These Christian nonprofit groups offer far lower rates because they are not classified as insurance and are under no legal obligation to pay medical claims. They generally decline to cover people with pre-existing illnesses. They can set limits on how much their members will pay, and they can legally refuse to cover treatments for specialties like mental health.

“Nothing is guaranteed,” said Dr. Carolyn McClanahan, a physician who is also a financial planner in Jacksonville, Fla. “You have to depend on the largess of the program.”

The main requirement for membership is adherence to a Christian lifestyle. And the alternative sharing plans keep flourishing, especially now that the Trump administration has relaxed rules to permit alternatives to the A.C.A. that don’t provide such generous coverage.

But state regulators in New Hampshire, Colorado and Texas are beginning to question some of the ministries’ aggressive marketing tactics, often using call centers, and said in some cases people who joined them were misled or did not understand how little coverage they would receive if they or a family member had a catastrophic illness.

On Monday, Washington State fined one of the larger health-sharing ministries, Trinity Healthshare, $150,000 and banned it from offering its product to state residents because it was operating as an unauthorized insurer.

In December, Nevada insurance regulators warned consumers to beware of these plans. “They may seem enticing because they may be cheap, look and sound like they are in compliance with the Affordable Care Act (‘A.C.A.’), when in reality these plans are not even insurance products,” the department said.

The Texas attorney general brought a lawsuit last summer against Aliera Healthcare, which marketed Trinity’s ministry program, to stop it from offering “unregulated insurance products to the public.” The Houston Chronicle featured one couple who was left with more than $100,000 in unpaid medical bills. Trinity said most members are satisfied with its services.

Aliera, which says it has stopped offering its plans in Texas, said it is working with regulators to resolve their concerns. The company says it has taken steps to make sure its customers are not confused about what they are buying.

The rest of the article is no less puke inducing.

golden_valley's Photo golden_valley 06 January 2020 - 12:14 PM

View PostLFC, on 06 January 2020 - 11:51 AM, said:

The premise of this story could have easily been the basis for a piece in The Onion or Babylon Bee. Instead it's reality in Republican America.

The rest of the article is no less puke inducing.

My yoga instructor was part of one of these things. She bragged about the cheapness and of how smart the plan was to demand that her husband lose weight. Oh and they needed a letter from their pastor to show they were in good standing.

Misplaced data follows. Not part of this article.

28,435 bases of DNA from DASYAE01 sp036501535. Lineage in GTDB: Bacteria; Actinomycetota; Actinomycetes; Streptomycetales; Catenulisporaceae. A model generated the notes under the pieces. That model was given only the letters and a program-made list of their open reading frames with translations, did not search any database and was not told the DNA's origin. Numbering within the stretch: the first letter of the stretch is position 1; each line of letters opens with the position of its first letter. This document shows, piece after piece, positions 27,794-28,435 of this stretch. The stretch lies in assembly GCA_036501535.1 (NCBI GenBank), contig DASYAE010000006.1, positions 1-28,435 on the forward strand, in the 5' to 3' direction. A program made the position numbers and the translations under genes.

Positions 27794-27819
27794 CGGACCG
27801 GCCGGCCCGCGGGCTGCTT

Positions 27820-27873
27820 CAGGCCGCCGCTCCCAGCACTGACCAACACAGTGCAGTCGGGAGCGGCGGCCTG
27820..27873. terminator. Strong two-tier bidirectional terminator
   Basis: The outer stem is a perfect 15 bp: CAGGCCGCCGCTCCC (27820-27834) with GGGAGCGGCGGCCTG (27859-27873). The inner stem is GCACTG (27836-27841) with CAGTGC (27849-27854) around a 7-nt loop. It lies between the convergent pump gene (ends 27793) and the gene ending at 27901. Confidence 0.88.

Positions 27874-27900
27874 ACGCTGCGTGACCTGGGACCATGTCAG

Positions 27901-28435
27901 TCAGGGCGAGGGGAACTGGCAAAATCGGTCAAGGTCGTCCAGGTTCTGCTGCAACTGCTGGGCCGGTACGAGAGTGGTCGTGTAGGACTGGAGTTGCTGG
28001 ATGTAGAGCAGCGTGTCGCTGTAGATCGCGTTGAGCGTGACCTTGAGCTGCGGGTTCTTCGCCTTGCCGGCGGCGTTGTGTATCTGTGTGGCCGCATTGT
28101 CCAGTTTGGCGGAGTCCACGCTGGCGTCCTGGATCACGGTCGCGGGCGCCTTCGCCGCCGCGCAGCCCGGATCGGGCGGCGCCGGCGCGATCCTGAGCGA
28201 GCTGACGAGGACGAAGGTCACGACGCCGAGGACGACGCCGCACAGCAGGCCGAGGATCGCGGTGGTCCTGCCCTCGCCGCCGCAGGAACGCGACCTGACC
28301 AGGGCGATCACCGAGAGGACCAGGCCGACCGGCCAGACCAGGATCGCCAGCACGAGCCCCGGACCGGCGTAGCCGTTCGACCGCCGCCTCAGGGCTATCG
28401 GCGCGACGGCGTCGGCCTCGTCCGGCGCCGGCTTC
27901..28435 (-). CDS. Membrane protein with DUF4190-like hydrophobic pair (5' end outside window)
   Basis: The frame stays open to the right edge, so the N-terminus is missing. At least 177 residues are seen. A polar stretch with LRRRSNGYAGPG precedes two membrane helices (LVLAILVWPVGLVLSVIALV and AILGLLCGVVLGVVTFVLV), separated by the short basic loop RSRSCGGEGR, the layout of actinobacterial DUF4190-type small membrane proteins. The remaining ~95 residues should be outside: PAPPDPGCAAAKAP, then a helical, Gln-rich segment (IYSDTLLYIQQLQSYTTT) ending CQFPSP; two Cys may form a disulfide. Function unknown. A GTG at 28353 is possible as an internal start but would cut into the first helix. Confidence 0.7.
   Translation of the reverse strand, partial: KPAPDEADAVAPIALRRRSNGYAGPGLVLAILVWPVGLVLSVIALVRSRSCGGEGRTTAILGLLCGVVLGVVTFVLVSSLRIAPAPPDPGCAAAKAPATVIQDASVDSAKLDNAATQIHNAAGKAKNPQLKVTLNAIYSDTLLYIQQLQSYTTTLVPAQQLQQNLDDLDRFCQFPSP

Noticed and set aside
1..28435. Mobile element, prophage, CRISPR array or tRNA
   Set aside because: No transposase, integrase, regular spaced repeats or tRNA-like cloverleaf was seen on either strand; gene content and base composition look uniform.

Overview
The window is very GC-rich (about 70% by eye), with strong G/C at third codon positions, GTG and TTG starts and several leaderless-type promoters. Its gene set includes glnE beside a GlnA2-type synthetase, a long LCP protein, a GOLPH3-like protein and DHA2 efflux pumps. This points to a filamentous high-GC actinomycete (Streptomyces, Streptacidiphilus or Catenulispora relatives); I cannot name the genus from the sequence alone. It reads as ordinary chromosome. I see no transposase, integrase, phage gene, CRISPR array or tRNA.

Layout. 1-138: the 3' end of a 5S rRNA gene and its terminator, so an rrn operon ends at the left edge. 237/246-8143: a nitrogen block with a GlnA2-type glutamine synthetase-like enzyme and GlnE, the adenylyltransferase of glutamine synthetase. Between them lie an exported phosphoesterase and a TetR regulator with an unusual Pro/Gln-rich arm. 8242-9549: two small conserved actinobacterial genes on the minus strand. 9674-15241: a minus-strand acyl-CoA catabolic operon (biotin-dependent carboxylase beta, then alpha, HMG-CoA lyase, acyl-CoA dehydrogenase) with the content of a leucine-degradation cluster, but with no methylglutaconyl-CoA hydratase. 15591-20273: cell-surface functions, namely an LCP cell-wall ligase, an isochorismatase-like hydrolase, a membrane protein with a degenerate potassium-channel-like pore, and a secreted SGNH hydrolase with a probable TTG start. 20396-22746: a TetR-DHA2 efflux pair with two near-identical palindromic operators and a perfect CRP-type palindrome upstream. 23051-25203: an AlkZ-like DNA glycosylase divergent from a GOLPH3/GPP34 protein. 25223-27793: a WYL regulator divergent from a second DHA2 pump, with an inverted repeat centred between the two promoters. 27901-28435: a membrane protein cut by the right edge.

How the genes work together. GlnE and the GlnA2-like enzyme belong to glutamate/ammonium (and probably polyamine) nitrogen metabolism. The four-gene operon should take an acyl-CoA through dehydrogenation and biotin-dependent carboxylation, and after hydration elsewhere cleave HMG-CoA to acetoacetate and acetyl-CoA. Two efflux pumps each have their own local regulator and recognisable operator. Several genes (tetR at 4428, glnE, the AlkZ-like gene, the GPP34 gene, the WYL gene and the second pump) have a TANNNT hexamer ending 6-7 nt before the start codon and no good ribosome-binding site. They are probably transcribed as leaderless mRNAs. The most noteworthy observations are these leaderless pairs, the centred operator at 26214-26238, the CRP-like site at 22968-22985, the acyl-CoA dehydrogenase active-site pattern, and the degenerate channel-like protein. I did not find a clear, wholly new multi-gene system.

LFC's Photo LFC 08 January 2020 - 04:14 PM

The is what the best health system in the world looks like if you believe Republicans.


The United States health care system is by far the world's most expensive – not just in total but per person served. Bureaucratic costs are the single largest reason, and a new study reveals the scale. In 2017, Americans spent an estimated $812 billion on paperwork associated with medical care, either through direct payments or taxes, on top of the actual costs of being treated. Even worse, its proportion is growing.

The figure comes from a study published in the highly influential Annals of Internal Medicine. On average, each American spends $2,479, so that bits of paper concerning their health coverage can be shuffled around, a figure separate from corporate profits made in the process. Canadians, who the study used as a sort of control, spend less than a quarter of that.

The largest American component, $933, is in hospital administration costs. That's an average, including millions of people who didn't set foot in a hospital all year. Naturally, no hospital runs for free, but north of the border, the cost is just $196 per Canadian. It's a lot cheaper dealing with one (government) insurer than with dozens of competing private firms desperate to pay as seldom as possible, let alone extract payments from the uninsured.

Meanwhile, the overheads of the insurers themselves cost Americans $844 per person. For Canadians, that's $146.

LFC's Photo LFC 10 January 2020 - 06:21 PM

William Barr continues to be a partisan piece of shit that views the DOJ as nothing more than another political lever. By all means let's dictate the timing of a Supreme Court decision on political advantage and disadvantage. It's not like they're a department designed to serve Americans, not a political party.